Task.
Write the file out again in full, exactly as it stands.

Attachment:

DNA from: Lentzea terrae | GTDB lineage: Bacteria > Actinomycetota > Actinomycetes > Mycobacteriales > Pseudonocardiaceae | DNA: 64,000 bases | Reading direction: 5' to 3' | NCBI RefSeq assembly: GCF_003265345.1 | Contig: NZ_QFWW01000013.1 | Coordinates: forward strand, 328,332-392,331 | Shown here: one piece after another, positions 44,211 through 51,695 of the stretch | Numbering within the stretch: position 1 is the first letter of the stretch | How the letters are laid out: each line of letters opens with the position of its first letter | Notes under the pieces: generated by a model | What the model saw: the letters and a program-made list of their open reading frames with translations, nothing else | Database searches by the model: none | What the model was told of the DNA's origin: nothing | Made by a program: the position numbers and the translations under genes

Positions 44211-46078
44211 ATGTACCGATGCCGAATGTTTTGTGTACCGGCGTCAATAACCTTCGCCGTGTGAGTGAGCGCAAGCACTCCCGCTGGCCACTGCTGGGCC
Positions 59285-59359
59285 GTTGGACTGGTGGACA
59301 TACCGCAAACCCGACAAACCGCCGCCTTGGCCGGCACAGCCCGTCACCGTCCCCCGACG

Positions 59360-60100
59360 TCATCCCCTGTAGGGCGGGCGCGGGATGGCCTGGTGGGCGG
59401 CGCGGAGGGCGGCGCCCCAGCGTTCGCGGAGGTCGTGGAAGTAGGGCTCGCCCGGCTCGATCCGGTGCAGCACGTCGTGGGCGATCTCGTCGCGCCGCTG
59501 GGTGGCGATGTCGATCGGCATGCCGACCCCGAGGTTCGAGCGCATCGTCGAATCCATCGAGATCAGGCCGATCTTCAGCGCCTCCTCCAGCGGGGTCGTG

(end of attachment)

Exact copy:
DNA from: Lentzea terrae | GTDB lineage: Bacteria > Actinomycetota > Actinomycetes > Mycobacteriales > Pseudonocardiaceae | DNA: 64,000 bases | Reading direction: 5' to 3' | NCBI RefSeq assembly: GCF_003265345.1 | Contig: NZ_QFWW01000013.1 | Coordinates: forward strand, 328,332-392,331 | Shown here: one piece after another, positions 44,211 through 51,695 of the stretch | Numbering within the stretch: position 1 is the first letter of the stretch | How the letters are laid out: each line of letters opens with the position of its first letter | Notes under the pieces: generated by a model | What the model saw: the letters and a program-made list of their open reading frames with translations, nothing else | Database searches by the model: none | What the model was told of the DNA's origin: nothing | Made by a program: the position numbers and the translations under genes

Positions 44211-46078
44211 ATGTACCGATGCCGAATGTTTTGTGTACCGGCGTCAATAACCTTCGCCGTGTGAGTGAGCGCAAGCACTCCCGCTGGCCACTGCTGGGCC
Positions 59285-59359
59285 GTTGGACTGGTGGACA
59301 TACCGCAAACCCGACAAACCGCCGCCTTGGCCGGCACAGCCCGTCACCGTCCCCCGACG

Positions 59360-60100
59360 TCATCCCCTGTAGGGCGGGCGCGGGATGGCCTGGTGGGCGG
59401 CGCGGAGGGCGGCGCCCCAGCGTTCGCGGAGGTCGTGGAAGTAGGGCTCGCCCGGCTCGATCCGGTGCAGCACGTCGTGGGCGATCTCGTCGCGCCGCTG
59501 GGTGGCGATGTCGATCGGCATGCCGACCCCGAGGTTCGAGCGCATCGTCGAATCCATCGAGATCAGGCCGATCTTCAGCGCCTCCTCCAGCGGGGTCGTG